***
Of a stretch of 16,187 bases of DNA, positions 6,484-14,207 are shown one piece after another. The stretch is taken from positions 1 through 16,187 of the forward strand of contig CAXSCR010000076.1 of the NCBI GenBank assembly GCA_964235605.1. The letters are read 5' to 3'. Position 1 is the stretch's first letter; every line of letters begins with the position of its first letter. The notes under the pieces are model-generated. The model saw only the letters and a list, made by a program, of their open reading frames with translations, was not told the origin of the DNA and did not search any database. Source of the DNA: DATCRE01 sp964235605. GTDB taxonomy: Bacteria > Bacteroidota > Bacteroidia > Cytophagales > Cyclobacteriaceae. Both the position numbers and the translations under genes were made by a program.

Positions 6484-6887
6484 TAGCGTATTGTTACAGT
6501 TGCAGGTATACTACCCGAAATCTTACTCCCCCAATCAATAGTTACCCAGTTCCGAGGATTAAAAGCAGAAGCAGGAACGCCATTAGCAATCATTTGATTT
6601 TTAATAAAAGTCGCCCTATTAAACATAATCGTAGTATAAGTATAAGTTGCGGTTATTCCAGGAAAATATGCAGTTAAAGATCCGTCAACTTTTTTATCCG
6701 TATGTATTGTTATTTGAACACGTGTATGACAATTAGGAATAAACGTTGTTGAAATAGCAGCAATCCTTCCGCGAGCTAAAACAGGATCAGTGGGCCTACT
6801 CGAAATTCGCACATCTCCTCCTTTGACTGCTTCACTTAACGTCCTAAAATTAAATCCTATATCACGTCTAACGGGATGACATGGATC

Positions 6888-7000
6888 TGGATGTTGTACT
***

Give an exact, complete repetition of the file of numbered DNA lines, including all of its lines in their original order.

Of a stretch of 16,187 bases of DNA, positions 6,484-14,207 are shown one piece after another. The stretch is taken from positions 1 through 16,187 of the forward strand of contig CAXSCR010000076.1 of the NCBI GenBank assembly GCA_964235605.1. The letters are read 5' to 3'. Position 1 is the stretch's first letter; every line of letters begins with the position of its first letter. The notes under the pieces are model-generated. The model saw only the letters and a list, made by a program, of their open reading frames with translations, was not told the origin of the DNA and did not search any database. Source of the DNA: DATCRE01 sp964235605. GTDB taxonomy: Bacteria > Bacteroidota > Bacteroidia > Cytophagales > Cyclobacteriaceae. Both the position numbers and the translations under genes were made by a program.

Positions 6484-6887
6484 TAGCGTATTGTTACAGT
6501 TGCAGGTATACTACCCGAAATCTTACTCCCCCAATCAATAGTTACCCAGTTCCGAGGATTAAAAGCAGAAGCAGGAACGCCATTAGCAATCATTTGATTT
6601 TTAATAAAAGTCGCCCTATTAAACATAATCGTAGTATAAGTATAAGTTGCGGTTATTCCAGGAAAATATGCAGTTAAAGATCCGTCAACTTTTTTATCCG
6701 TATGTATTGTTATTTGAACACGTGTATGACAATTAGGAATAAACGTTGTTGAAATAGCAGCAATCCTTCCGCGAGCTAAAACAGGATCAGTGGGCCTACT
6801 CGAAATTCGCACATCTCCTCCTTTGACTGCTTCACTTAACGTCCTAAAATTAAATCCTATATCACGTCTAACGGGATGACATGGATC

Positions 6888-7000
6888 TGGATGTTGTACT